Union raises ambulance service job fears

Ambulance service bosses have strongly rebutted union claims that major cuts are being planned to the number of front-line staff.

And they denounced the suggestion that staff shortages meant figures were already having to be distorted to meet the government's eight-minute emergency response time, which has to be met in 75pc of cases, as 'untrue, unacceptable and very disappointing'.

A service spokesman was responding yesterday to concerns raised by GMB union organiser Mick Vivian who described the morale of overstretched staff as rock bottom.

He said the situation was made worse by the fact that more than 200 vacancies were not being filled in what staff regarded as a strategy to lose jobs through natural wastage.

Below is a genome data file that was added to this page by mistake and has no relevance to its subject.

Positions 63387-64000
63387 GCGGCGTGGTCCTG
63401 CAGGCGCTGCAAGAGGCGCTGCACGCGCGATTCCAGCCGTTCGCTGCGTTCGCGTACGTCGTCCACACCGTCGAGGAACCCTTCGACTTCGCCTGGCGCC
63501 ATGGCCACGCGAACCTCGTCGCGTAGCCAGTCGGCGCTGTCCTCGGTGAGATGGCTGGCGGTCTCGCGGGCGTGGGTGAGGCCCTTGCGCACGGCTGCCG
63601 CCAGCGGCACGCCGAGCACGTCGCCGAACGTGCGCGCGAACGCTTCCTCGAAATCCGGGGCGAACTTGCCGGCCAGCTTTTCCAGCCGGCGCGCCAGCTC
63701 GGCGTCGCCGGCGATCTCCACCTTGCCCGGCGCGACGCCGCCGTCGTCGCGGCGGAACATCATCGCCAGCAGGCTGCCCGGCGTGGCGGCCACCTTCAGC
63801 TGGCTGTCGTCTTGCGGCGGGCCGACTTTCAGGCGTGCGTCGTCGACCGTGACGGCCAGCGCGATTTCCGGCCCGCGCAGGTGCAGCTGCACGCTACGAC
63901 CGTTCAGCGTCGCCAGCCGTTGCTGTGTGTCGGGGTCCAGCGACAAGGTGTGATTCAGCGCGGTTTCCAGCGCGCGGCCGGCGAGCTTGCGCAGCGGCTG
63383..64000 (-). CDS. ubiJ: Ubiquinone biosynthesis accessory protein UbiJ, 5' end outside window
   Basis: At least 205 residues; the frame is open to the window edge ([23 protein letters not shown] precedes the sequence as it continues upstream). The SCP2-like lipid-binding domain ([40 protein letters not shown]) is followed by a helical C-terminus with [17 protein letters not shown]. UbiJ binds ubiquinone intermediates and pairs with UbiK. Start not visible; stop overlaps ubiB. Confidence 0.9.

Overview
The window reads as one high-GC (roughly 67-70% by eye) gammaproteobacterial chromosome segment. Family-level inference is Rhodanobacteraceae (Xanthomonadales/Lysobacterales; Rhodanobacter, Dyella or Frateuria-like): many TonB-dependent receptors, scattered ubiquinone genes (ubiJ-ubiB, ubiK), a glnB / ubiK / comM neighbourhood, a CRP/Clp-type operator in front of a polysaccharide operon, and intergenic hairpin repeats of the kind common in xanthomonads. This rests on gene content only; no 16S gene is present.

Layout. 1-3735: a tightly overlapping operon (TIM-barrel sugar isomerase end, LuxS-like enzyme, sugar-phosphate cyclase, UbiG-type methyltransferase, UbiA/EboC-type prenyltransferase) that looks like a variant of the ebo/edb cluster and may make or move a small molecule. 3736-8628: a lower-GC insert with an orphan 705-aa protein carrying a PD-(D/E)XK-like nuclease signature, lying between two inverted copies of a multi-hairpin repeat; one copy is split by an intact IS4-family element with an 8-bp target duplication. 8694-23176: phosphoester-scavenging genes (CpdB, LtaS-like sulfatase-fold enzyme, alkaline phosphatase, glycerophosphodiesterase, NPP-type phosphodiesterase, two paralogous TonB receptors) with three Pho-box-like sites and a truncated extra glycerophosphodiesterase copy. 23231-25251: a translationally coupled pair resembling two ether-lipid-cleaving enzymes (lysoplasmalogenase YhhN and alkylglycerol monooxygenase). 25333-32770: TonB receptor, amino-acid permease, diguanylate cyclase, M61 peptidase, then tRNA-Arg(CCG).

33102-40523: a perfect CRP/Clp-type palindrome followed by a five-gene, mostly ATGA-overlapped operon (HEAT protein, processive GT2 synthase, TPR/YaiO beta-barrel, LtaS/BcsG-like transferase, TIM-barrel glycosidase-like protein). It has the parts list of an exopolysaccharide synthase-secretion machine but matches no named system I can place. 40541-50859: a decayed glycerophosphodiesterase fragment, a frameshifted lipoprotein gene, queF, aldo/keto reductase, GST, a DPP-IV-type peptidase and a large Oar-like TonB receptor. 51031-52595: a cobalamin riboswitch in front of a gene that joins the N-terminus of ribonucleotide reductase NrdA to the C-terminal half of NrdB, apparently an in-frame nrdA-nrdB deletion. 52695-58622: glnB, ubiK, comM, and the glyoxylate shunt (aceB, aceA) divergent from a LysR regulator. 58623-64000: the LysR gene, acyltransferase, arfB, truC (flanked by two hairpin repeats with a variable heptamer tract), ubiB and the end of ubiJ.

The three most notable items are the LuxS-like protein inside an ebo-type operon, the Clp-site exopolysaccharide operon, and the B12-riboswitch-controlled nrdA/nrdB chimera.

'There are also strong rumours going round that after the Olympics 130 ambulances are going to be taken off the road and replaced by 80 cars. The fact that an ambulance has two crew and a car one is an indication of further major job losses,' he said.

Mr Vivian highlighted a case in Essex earlier this month as an example of what he claimed to be the distortion of figures.

A rapid response car had been sent inside eight minutes to an accident victim with a fractured hip. However, all the single paramedic in the vehicle had been able do was make the patient comfortable - on the ground in the rain - until an ambulance arrived two and a half hours later.

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The spokesman for the East of England Ambulance Service NHS Trust admitted vacancies were being looked at but insisted there were no plans to make front-line staff redundant.

With regard to the Essex incident cited by Mr Vivian, she said it had not been classed as life-threatening and therefore not subject to the eight-minute deadline to reach patients.

However, she described the long wait for back-up as 'completely unacceptable' and said an investigation was being carried out.

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